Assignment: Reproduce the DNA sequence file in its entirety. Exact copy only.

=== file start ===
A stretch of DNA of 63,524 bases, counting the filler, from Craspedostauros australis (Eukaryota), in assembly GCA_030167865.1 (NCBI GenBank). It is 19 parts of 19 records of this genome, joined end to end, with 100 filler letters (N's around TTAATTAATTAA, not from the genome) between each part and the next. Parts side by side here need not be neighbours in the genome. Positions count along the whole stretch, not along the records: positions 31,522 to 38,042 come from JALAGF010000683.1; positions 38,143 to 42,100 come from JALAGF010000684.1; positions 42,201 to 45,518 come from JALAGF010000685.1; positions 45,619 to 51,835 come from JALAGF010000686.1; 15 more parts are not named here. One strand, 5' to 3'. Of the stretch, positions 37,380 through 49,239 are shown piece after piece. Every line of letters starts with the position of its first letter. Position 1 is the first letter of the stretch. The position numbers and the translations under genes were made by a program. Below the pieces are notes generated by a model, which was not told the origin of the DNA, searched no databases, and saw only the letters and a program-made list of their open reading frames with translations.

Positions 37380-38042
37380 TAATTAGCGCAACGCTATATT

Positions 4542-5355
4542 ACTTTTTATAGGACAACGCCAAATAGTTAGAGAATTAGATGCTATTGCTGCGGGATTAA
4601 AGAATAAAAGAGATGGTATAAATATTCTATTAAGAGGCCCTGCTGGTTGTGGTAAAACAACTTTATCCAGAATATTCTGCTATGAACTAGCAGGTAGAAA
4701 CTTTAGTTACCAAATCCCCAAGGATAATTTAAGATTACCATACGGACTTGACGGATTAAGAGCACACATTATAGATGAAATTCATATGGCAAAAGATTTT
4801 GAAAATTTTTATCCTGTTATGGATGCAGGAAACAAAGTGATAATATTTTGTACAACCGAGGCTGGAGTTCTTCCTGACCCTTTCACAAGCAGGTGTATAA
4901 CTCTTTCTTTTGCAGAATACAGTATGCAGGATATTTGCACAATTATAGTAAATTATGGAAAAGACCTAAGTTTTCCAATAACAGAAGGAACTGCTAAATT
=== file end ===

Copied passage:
A stretch of DNA of 63,524 bases, counting the filler, from Craspedostauros australis (Eukaryota), in assembly GCA_030167865.1 (NCBI GenBank). It is 19 parts of 19 records of this genome, joined end to end, with 100 filler letters (N's around TTAATTAATTAA, not from the genome) between each part and the next. Parts side by side here need not be neighbours in the genome. Positions count along the whole stretch, not along the records: positions 31,522 to 38,042 come from JALAGF010000683.1; positions 38,143 to 42,100 come from JALAGF010000684.1; positions 42,201 to 45,518 come from JALAGF010000685.1; positions 45,619 to 51,835 come from JALAGF010000686.1; 15 more parts are not named here. One strand, 5' to 3'. Of the stretch, positions 37,380 through 49,239 are shown piece after piece. Every line of letters starts with the position of its first letter. Position 1 is the first letter of the stretch. The position numbers and the translations under genes were made by a program. Below the pieces are notes generated by a model, which was not told the origin of the DNA, searched no databases, and saw only the letters and a program-made list of their open reading frames with translations.

Positions 37380-38042
37380 TAATTAGCGCAACGCTATATT

Positions 4542-5355
4542 ACTTTTTATAGGACAACGCCAAATAGTTAGAGAATTAGATGCTATTGCTGCGGGATTAA
4601 AGAATAAAAGAGATGGTATAAATATTCTATTAAGAGGCCCTGCTGGTTGTGGTAAAACAACTTTATCCAGAATATTCTGCTATGAACTAGCAGGTAGAAA
4701 CTTTAGTTACCAAATCCCCAAGGATAATTTAAGATTACCATACGGACTTGACGGATTAAGAGCACACATTATAGATGAAATTCATATGGCAAAAGATTTT
4801 GAAAATTTTTATCCTGTTATGGATGCAGGAAACAAAGTGATAATATTTTGTACAACCGAGGCTGGAGTTCTTCCTGACCCTTTCACAAGCAGGTGTATAA
4901 CTCTTTCTTTTGCAGAATACAGTATGCAGGATATTTGCACAATTATAGTAAATTATGGAAAAGACCTAAGTTTTCCAATAACAGAAGGAACTGCTAAATT